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Messages - hopfenundmalz

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Hop Growing / Re: UK Hops at 42.42N
« on: March 20, 2015, 01:25:22 PM »
I had to look up the zone where I live, it is 5b.

All Grain Brewing / Re: Anyone Else Forget Their Kettle Addition
« on: March 20, 2015, 01:18:19 PM »
It's not uncommon to see a drop of 1 or 2 points, but without a proper pH meter I wouldn't worry too much about it. Classic RDWHAHB moment.

Did you mean tenth of points?

All Grain Brewing / Re: Water Profiles and Mash pH
« on: March 20, 2015, 01:16:55 PM »
Water pH means little in brewing. Alkalinity needs attention, and IIRC most Belgian water profiles have a lot of HCO3. Acid will be your friend to take care of that. Mash pH is very important. Mash pH from a speadsheet is a prediction, and as an Engineer I like the verification, or not, from the pH meter measurement. If off then I adjust with acid to decrease pH, or Baking Soda/Pickling lime to increase the pH.

The city water profiles that one can find on the net should be taken with a grain of salt (pun). Brewers drop alkalinity using acid or slaked lime treatment. Brewers use gypsum or CaCl2 to adjust water (I have seen bags of those stacked high in many breweries). Some also use RO or Nano filtration to strip most of the minerals out, and blend some untreated water back to get to a profile they want.

What am I saying? If you are paying attention to water chemistry, ask what the brewer using a certain water would do. Read Martin Brungard's articles in Zymurgy, and those will give good guidance. Download Bru'nwater and look at the treated profiles in the pulldown.

There is a lot to learn, but the beer you make will benefit from your increased knowledge.

General Homebrew Discussion / Re: try at batch sparging
« on: March 20, 2015, 01:02:00 PM »
So why are there so many recommendations that the fly spare should take an hour or more?  I switched to batch as I could never get the continuous spare to be anything like that long and assumed some novice error was taking place. Doing a couple pilsners this weekend and will try both styles of sparse again.
Please report back with times for the sparge, and time to boil from beginning of the sparge
for both.

General Homebrew Discussion / Re: try at batch sparging
« on: March 20, 2015, 02:59:39 AM »
I have done some batch sperges. The efficiency was about the same.

As for time savings, these were 10 gallon batches, so the BTUs I can apply is the same, and it doesn't save any time to get wort into the kettle quicker.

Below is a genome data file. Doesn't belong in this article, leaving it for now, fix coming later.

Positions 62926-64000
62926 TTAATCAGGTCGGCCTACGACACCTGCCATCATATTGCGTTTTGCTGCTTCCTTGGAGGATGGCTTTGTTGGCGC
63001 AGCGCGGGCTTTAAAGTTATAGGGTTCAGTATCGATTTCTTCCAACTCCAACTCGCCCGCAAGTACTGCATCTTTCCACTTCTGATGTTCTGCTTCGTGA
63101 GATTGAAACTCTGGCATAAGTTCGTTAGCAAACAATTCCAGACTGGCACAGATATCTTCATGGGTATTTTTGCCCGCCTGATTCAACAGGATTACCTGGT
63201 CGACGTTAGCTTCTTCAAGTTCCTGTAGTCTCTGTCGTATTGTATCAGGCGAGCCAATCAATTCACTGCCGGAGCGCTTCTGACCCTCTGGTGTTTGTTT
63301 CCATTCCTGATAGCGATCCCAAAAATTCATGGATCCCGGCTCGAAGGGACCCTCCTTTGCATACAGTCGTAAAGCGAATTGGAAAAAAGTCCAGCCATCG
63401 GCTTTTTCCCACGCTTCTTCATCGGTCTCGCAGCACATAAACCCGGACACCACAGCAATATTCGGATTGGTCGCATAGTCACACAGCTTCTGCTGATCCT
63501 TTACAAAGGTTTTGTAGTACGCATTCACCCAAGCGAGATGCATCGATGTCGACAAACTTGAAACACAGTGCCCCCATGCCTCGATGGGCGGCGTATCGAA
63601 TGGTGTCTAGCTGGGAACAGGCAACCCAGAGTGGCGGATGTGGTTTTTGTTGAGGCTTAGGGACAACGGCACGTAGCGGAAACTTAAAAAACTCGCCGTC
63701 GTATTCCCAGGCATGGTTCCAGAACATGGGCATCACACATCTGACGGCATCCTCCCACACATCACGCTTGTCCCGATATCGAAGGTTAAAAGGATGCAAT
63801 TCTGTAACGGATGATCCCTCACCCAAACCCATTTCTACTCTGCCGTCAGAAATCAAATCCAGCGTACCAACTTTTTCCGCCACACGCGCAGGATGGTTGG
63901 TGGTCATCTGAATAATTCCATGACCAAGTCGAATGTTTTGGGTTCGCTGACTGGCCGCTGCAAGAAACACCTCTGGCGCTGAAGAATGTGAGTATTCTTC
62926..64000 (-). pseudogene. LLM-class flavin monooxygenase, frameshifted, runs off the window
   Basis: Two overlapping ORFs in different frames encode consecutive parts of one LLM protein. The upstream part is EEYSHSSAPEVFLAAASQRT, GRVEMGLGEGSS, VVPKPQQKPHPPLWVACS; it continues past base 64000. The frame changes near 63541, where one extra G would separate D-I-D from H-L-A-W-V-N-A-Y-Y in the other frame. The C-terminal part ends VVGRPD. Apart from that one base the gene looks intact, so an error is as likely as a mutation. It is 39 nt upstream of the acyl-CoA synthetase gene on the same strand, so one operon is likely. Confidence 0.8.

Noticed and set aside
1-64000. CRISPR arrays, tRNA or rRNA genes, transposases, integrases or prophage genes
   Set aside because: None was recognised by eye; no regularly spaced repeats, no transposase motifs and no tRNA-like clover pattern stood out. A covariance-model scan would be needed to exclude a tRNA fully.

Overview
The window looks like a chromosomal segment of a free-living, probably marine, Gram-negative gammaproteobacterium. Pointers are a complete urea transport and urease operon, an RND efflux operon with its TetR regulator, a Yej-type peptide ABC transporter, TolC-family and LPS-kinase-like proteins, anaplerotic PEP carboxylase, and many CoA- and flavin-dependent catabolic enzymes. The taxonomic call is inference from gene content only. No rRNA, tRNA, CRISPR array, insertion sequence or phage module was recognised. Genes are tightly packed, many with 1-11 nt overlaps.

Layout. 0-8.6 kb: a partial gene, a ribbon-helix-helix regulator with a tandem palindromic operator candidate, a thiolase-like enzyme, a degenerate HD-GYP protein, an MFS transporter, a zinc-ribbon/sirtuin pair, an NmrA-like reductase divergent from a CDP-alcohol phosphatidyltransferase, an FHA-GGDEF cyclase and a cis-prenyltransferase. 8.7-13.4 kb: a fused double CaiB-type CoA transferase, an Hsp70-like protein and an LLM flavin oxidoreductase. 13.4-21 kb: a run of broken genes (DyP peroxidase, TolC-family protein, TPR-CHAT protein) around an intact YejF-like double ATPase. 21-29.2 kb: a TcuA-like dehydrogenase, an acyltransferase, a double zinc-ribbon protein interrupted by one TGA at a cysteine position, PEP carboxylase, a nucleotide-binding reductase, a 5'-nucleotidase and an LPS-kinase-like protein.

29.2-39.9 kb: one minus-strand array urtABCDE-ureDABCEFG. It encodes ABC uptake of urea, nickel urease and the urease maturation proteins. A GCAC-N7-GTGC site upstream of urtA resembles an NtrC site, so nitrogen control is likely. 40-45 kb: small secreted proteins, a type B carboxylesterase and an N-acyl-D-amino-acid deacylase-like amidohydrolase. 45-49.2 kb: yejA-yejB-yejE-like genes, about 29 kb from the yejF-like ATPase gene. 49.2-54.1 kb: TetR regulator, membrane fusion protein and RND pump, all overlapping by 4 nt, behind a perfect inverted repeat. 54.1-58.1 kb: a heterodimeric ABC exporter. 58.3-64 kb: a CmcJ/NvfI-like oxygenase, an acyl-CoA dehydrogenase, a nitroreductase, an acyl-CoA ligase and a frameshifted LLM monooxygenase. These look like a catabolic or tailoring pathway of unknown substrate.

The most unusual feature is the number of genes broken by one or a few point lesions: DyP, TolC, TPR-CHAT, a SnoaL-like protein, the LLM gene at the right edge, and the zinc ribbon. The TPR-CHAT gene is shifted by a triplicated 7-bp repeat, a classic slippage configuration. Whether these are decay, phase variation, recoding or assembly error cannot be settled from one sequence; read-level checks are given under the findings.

Yeast and Fermentation / Re: Liquid vs dry yeast?
« on: March 19, 2015, 04:44:27 PM »
Mark, or anyone else, do you have background on the origin of S-189?

I believe that the strain originates from the Hürlimann Brewery.

Yeah, that's what I've found also.

If I ever do a 14% lager I will use this yeast.   ;)

General Homebrew Discussion / Re: BJCP Tasting Exam....I Passed!
« on: March 19, 2015, 04:43:15 PM »
yeah I'm pretty happy. burns a little to know I would probably have done better if I read the instructions more closely but lesson learned.

Don't feel bad, NOBODY reads the instructions...everybody jumps in. For a short time the examinee was asked to initial each line that they read it, I wish we still had that.

When we gave the essay exam getting the examinees to number the pages correctly was like herding cats, all of a sudden intelligent adults became children with one of those big fat pencils and paper which tore as soon as you touched it with the lead. I'm not quite sure why that was, but eventually I made a template and gave it to every examinee. Several still got it wrong.

thanks Mike. I've got some time before I'm eligible for the written exam (I've only got 3.5 points right now) but you can be sure I'll read all the instructions carefully when I do.
Big thing with the written exam is practicing answering those questions as quickly as possible.  I got my exam, read through it, and thought "Wow I'm going to ace this thing.  I could answer these with my eyes closed."... Well that is true... but answering them in the allotted time proved to be a different thing altogether lol.


General Homebrew Discussion / Re: Vienna Lager
« on: March 19, 2015, 04:41:58 PM »
The Devils Backbone Vienna that was presented for tasting at the Long Live Lagers talk last year, by Jason Oliver and Warren Haskell (SP) was outstanding.

The recipe is in their talk, which you can find on the NHC page.

Beer Recipes / Re: Wheat beer Ideas
« on: March 19, 2015, 03:18:56 PM »